Biologists Marin Moravec, Professor Nancy Burley and Professor Georg Striedter conducted the study, which was published in Ethology in early November. The study also found that males that paired with more similar-sounding females gave more help to the females when they were nesting.
Budgerigars, small Australian parrots commonly kept as pets, produce highly variable contact calls. Previous research showed that male budgerigars spontaneously imitate the calls of females that are potential mates. In addition, females were known to prefer males that had been trained to produce calls similar to theirs. The current study is important because it shows that female budgerigars preferentially pair with males that sound like them at their first meeting, before any imitation has occurred.
Parrots display a gift, rare among most animals, of learning new vocalizations throughout their lifetime. A highly social, monogamous species, the budgerigar likely uses multiple aspects of vocalizations when choosing mates and maintaining long-term relationships. This study adds to our understanding of the social functions of vocal learning. It also provides an interesting avian example of a familiar mate choice strategy: choosing a mate with whom you have something in common.
Kate Stinchcombe | alfa
Novel mechanisms of action discovered for the skin cancer medication Imiquimod
21.10.2016 | Technische Universität München
Second research flight into zero gravity
21.10.2016 | Universität Zürich
Researchers from the Institute for Quantum Computing (IQC) at the University of Waterloo led the development of a new extensible wiring technique capable of controlling superconducting quantum bits, representing a significant step towards to the realization of a scalable quantum computer.
"The quantum socket is a wiring method that uses three-dimensional wires based on spring-loaded pins to address individual qubits," said Jeremy Béjanin, a PhD...
In a paper in Scientific Reports, a research team at Worcester Polytechnic Institute describes a novel light-activated phenomenon that could become the basis for applications as diverse as microscopic robotic grippers and more efficient solar cells.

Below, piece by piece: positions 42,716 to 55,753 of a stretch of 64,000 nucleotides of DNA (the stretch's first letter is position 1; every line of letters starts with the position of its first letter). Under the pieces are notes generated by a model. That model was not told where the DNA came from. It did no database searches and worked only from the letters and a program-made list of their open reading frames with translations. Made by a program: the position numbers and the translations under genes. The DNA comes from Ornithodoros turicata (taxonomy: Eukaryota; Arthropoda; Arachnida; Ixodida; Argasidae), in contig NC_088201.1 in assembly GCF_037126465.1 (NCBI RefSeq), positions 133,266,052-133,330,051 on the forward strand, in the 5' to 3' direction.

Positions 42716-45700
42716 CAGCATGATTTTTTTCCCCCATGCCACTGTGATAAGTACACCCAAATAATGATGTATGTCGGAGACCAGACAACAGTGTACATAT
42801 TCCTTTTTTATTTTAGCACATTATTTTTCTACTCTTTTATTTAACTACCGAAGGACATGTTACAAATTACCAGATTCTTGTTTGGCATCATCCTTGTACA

A research team at Worcester Polytechnic Institute (WPI) has developed a revolutionary, light-activated semiconductor nanocomposite material that can be used...
By forcefully embedding two silicon atoms in a diamond matrix, Sandia researchers have demonstrated for the first time on a single chip all the components needed to create a quantum bridge to link quantum computers together.
"People have already built small quantum computers," says Sandia researcher Ryan Camacho. "Maybe the first useful one won't be a single giant quantum computer...
COMPAMED has become the leading international marketplace for suppliers of medical manufacturing. The trade fair, which takes place every November and is co-located to MEDICA in Dusseldorf, has been steadily growing over the past years and shows that medical technology remains a rapidly growing market.
In 2016, the joint pavilion by the IVAM Microtechnology Network, the Product Market “High-tech for Medical Devices”, will be located in Hall 8a again and will...
'Ferroelectric' materials can switch between different states of electrical polarization in response to an external electric field. This flexibility means they show promise for many applications, for example in electronic devices and computer memory. Current ferroelectric materials are highly valued for their thermal and chemical stability and rapid electro-mechanical responses, but creating a material that is scalable down to the tiny sizes needed for technologies like silicon-based semiconductors (Si-based CMOS) has proven challenging.
Now, Hiroshi Funakubo and co-workers at the Tokyo Institute of Technology, in collaboration with researchers across Japan, have conducted experiments to...
14.10.2016 | Event News
14.10.2016 | Event News
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21.10.2016 | Health and Medicine
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21.10.2016 | Materials Sciences